This series consists of talks in the areas of Particle Physics, High Energy Physics & Quantum Field Theory.
Final states involving hadronic jets are an important background to new physics processes in colliders, as well as a probe of QCD over a large range of energies. Because the physics of jets involves multiple energy scales, they are both complex theoretically and ideally suited to study using effective field theory techniques. In this talk I will discuss some recent progress in using effective field theory to describe the physics of jets.
It is usually assumed that dark matter direct detection is sensitive to a large fraction of the dark matter (DM) velocity distribution. I will explain an alternative form of dark matter-nucleus scattering which only probes a narrow range of DM velocities due to the existence of a resonance, a DM-nucleus bound state, in the scattering - resonant dark matter (rDM). The scattering cross section becomes highly element dependent, has increased modulation and as a result can explain the DAMA/LIBRA results whilst not being in conflict with other direct detection experiments.
When a pair of particles is produced close to threshold, they may form a bound state if the potential between them is attractive. Can we use such bound states to obtain information about new colored particles at the LHC? I will discuss the relevant issues using examples from the MSSM and other beyond the standard model scenarios.
Supersymmetry is a leading candidate for physics Beyond the Standard Model. However, a tree level in the Minimal Supersymmetric Standard Model the Higgs boson should be lighter than the Z boson. LEP did not discover the Higgs boson, so typically large radiative corrections are required to push the Higgs above the LEP lower limit, leading to fine tuning issues. In this talk I will describe how to avoid limits from the searches at LEP and discuss a potential early signal of a 90 GeV Higgs at the LHC.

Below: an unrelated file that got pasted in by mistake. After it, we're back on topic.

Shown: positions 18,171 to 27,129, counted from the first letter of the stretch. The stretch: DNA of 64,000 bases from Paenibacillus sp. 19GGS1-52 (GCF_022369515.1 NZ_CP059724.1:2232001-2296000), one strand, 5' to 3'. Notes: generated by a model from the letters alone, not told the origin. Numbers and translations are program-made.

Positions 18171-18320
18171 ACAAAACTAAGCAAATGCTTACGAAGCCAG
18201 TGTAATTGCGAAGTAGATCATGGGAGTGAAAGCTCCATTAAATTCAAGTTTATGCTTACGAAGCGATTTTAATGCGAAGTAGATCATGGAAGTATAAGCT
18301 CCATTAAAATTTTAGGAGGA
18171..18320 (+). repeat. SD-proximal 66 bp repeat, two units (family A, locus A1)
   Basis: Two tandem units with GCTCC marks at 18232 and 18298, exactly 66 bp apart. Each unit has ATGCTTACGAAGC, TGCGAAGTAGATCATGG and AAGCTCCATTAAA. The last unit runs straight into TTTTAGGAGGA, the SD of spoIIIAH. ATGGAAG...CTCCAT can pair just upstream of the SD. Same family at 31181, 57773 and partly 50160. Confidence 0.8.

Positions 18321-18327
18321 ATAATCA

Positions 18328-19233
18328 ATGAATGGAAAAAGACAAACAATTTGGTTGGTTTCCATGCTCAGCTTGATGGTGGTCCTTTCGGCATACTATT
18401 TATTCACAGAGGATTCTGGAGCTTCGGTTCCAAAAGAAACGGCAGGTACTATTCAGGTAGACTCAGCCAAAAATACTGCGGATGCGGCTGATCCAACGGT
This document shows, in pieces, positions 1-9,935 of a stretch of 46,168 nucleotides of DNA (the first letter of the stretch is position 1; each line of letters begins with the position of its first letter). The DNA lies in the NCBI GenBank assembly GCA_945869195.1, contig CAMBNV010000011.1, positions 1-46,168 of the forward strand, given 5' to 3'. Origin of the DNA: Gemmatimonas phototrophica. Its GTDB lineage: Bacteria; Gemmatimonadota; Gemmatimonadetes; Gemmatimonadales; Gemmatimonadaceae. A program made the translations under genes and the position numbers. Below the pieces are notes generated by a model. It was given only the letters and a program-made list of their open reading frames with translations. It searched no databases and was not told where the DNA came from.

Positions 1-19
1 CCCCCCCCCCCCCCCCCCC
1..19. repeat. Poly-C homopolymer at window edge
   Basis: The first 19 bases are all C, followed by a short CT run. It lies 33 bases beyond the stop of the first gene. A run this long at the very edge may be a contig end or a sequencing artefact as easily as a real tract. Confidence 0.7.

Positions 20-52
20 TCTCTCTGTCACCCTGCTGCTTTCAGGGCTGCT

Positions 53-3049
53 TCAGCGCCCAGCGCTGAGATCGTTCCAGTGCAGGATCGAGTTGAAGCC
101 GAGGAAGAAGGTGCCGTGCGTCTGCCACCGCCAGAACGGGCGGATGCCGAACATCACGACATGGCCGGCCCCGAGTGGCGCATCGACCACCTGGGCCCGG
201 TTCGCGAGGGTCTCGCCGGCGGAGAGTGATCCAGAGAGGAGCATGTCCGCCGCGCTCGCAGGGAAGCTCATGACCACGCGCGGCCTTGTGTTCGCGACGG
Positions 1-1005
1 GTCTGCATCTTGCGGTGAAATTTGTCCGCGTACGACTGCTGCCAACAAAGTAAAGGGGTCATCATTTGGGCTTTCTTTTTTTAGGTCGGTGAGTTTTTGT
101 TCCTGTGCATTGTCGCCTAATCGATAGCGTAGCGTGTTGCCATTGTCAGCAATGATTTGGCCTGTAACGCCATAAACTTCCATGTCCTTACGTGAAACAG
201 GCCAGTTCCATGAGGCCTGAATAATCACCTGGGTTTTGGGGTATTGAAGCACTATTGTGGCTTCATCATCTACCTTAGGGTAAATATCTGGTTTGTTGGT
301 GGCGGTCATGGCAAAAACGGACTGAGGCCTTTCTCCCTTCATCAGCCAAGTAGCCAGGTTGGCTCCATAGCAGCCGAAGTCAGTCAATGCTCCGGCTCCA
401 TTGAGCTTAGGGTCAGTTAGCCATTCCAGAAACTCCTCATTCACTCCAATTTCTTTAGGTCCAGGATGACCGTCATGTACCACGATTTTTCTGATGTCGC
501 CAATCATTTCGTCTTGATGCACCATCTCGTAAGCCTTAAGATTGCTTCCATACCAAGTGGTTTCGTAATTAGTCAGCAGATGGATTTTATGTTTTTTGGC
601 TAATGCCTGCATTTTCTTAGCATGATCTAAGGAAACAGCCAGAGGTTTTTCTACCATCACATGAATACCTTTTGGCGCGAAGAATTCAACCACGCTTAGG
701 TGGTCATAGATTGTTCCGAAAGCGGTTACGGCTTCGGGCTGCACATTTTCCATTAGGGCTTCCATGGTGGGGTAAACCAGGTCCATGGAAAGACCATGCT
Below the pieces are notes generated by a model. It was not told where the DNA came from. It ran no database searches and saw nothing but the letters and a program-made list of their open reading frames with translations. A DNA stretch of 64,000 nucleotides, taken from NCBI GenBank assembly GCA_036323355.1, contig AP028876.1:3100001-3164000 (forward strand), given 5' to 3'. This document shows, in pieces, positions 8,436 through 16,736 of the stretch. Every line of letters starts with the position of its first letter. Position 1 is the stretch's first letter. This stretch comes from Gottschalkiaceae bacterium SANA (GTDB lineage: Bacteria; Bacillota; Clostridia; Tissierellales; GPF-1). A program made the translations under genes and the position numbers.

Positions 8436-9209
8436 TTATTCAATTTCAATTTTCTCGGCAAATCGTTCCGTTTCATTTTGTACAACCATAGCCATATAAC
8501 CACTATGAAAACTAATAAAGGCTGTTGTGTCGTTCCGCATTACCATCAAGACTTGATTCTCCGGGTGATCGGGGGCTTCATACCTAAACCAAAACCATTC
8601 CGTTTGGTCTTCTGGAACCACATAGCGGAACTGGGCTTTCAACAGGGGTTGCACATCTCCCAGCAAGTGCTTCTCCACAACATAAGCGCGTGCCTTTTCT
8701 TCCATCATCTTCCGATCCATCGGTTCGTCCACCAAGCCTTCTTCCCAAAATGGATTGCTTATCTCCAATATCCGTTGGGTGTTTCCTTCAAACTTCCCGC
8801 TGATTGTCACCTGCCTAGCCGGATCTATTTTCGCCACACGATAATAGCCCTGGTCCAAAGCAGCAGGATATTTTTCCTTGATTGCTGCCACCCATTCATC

The BCFW recursion relations define Yang-Mills and gravity amplitudes in terms of lower-point amplitudes. I will discuss several connections between the internal consistency of this recursive definition and the allowed interactions of massless, higher-spin particles.
Recent data from the PAMELA, Fermi/LAT and INTEGRAL/SPI experiments, among others, give evidence of excess electrons and positrons in the galaxy, which might be due to annihilation of dark matter. Models in which the dark matter transforms under a hidden nonabelian gauge symmetry can naturally account for the unusual features needed to fit these data. I will discuss generic features of such models, some of their distinctive consequences for cosmology, and new results for reconciling their predictions with the anomalous observations.
We explore a new scenario explaining mass origin of standard model (SM) particles without a Higgs boson. In this framework SM W, Z gauge bosons and fermions are composites getting masses from confinement of substructure at IR (conformal symmetry breaking). Therefore here SM electroweak gauge symmetry and its breaking are IR emergent phenomena. Using AdS/CFT we build a calculable warped 5D model. Realistic mass spectrum and good fit to electroweak precision data (S, T parameters) can be obtained.
We derive constraints on the sign of couplings in an effective Higgs Lagrangian using prime principles such as the naturalness principle, global symmetries, and unitarity. Specifically, we study four dimension-six operators, O_H, O_y, O_g, and O_gamma, which contribute to the production and decay of the Higgs boson at the Large Hadron Collider (LHC), among other things.
In generalized models of gauge-mediated supersymmetry breaking, a standard model-like Higgs boson can decay to pairs of neutralino superpartners. If the energy scale of supersymmetry breaking is very low, each of these neutralinos will subsequently decay promptly to a photon and a gravitino. This process gives rise to a collider signal consisting of a pair of photons and missing energy.